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Peter Reynolds

The life and times of Peter Reynolds

Biarritz

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I know this beach very well.  I very nearly drowned there about 30 years ago.

I think it was probably 1991.  I was still married and my wife, Sharon, and I, with our two boys, Richard and Evan, had driven down to South West France on holiday, staying mainly at campsites.  Evan, who turned 30 last week, was still a baby, in a car seat, and Richard wasn’t more than four or five.  It was a great holiday and we did the same the following year.  The farthest south we ever travelled was San Sebastian and I have vivid memories of us eating lunch in a chaotic restaurant there.

But back to Biarritz and my near death experience. It was my ‘surfing period’ and atop the car was my custom made yellow surfboard, emblazoned, I am sure you will be amused to hear, with a large leaf from a certain favourite plant!

I shall never forget the sea that day.  There was no wind, it was flat calm, like a mill pond, except for massive 10 – 12 foot waves rolling in and pounding the beach with surf.  ‘Glassy’ is the surfing term and until you see it, this combination of calm water and hugely powerful waves is very difficult to understand.

I paddled out and getting beyond the break was impossibly difficult.  When the waves broke there was still a six to eight feet high torrent of white water to get past and trying to duck dive underneath it showed up all my lack of big wave experience.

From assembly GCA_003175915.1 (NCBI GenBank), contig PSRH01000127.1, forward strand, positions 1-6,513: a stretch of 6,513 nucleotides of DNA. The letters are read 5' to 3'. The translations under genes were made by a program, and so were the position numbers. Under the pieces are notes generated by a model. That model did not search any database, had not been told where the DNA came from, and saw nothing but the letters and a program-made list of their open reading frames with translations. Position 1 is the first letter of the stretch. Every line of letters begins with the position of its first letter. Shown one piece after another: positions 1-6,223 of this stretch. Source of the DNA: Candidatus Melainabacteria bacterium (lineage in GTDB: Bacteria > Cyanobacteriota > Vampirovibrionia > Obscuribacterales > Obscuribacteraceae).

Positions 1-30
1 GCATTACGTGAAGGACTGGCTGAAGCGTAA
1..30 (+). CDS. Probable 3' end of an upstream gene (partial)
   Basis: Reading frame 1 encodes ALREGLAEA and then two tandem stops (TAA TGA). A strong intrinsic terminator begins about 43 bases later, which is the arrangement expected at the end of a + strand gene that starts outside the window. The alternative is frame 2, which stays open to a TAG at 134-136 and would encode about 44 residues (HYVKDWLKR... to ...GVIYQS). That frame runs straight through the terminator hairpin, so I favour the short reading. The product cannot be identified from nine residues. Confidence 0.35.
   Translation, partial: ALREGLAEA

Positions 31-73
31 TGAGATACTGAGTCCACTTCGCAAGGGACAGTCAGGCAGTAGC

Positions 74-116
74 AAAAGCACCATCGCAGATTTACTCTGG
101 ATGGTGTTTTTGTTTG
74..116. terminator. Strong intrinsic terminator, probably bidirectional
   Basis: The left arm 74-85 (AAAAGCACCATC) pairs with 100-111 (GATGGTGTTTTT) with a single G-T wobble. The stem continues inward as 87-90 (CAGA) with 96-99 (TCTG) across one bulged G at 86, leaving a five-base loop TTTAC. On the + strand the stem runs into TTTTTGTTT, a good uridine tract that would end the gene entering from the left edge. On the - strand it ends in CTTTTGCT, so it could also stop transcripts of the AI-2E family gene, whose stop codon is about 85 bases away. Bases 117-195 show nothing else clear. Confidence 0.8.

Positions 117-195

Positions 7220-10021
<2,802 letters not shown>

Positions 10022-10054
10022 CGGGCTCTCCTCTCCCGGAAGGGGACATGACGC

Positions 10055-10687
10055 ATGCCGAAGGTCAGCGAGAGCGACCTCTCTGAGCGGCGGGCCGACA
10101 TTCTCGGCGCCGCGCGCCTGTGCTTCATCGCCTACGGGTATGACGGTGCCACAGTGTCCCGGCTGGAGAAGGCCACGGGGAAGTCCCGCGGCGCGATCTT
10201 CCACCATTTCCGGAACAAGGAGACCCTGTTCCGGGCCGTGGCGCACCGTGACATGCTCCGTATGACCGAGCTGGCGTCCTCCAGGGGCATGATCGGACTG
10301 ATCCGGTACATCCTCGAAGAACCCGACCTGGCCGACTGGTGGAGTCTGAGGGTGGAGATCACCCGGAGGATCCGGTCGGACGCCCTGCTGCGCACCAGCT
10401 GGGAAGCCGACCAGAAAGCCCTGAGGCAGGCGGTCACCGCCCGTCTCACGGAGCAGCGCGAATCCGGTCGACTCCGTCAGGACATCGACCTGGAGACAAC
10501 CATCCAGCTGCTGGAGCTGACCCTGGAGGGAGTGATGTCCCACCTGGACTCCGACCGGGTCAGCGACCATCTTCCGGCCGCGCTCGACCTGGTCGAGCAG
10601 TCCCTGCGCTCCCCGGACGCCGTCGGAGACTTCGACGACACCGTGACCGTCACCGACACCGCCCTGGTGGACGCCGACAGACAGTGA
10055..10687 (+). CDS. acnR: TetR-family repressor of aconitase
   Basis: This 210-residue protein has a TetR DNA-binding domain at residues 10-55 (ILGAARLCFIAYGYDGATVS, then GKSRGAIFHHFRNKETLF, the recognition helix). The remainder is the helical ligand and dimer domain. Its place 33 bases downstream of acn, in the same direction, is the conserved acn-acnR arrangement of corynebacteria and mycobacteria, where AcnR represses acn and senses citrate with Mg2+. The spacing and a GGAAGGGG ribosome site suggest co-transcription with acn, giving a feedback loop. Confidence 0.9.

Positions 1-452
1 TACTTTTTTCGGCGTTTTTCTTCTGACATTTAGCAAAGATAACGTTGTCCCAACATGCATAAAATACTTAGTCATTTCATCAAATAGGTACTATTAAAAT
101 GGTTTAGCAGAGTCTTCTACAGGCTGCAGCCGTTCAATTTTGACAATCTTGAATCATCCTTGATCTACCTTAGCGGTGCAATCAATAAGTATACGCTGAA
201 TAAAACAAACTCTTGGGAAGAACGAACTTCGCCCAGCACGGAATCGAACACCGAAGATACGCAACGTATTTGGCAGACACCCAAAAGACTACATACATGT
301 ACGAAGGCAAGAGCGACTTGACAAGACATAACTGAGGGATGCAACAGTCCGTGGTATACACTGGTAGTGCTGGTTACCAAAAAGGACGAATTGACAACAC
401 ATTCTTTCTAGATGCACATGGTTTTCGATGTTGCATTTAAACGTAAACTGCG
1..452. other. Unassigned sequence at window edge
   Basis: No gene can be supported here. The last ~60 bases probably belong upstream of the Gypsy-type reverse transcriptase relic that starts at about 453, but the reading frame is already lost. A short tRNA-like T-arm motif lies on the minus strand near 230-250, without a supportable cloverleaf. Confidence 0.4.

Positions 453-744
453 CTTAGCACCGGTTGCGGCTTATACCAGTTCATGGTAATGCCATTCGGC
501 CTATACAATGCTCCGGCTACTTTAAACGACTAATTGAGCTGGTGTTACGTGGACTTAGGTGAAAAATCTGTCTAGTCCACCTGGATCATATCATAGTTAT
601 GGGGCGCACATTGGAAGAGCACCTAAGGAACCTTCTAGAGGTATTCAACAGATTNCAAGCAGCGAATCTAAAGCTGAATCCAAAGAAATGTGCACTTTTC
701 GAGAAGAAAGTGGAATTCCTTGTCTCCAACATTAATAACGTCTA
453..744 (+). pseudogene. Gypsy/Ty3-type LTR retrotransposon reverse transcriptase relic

Eventually I made it but I was absolutely exhausted.  I’ve been a very strong swimmer all my life but that had taken all my energy and then I realised that I was being pulled rapidly out to sea.  The rip current had got me and there was nothing I could do.  I tried everything, paddling parallel to the beach across the current in both directions and coming off the board and trying to swim out towing the board behind me with my leash.  Nothing worked and then came the beginnings of panic.

Since a small boy in South Wales, I had delighted played in big waves, well what I thought were big waves but the power of these Atlantic rollers was like nothing I had ever experienced and the rip current they were creating was like an unstoppable train.  Never before and never since have I been so close to absolute panic, nausea deep in my stomach, helpless, this is it, I thought.  By now. I was beyond the large rock Boris is pointing at in the picture

Then, out from the beach, paddling furiously, came another surfer. He undid his leash, threw it to me and started to tow me back in.  I was just flat out on my board and somehow he managed to get us both back in.  I collapsed on the beach, gasping for air and as I recovered I looked around for my saviour.  He asked if I was OK and I thanked him profusely in my very poor French, he didn’t speak a word of English. Mostly though I was coming to terms with the fact that he just about came up to my shoulder.  He was tiny, almost like a child and then brushing aside my gratitude he sprang back towards the sea, threw himself on his board and paddled out into the maelstrom once again.

My humiliation was total.  I couldn’t believe how one so small had shown me up for the lumbering, clumsy amateur that I was! It took me another half hour to recover from the physical ordeal and mental trauma.  What a lesson learned!  My memories of that day in Biarritz when I nearly drowned will never fade.

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Written by Peter Reynolds

August 25, 2019 at 5:14 pm

Posted in Biography, sport

Tagged with ,

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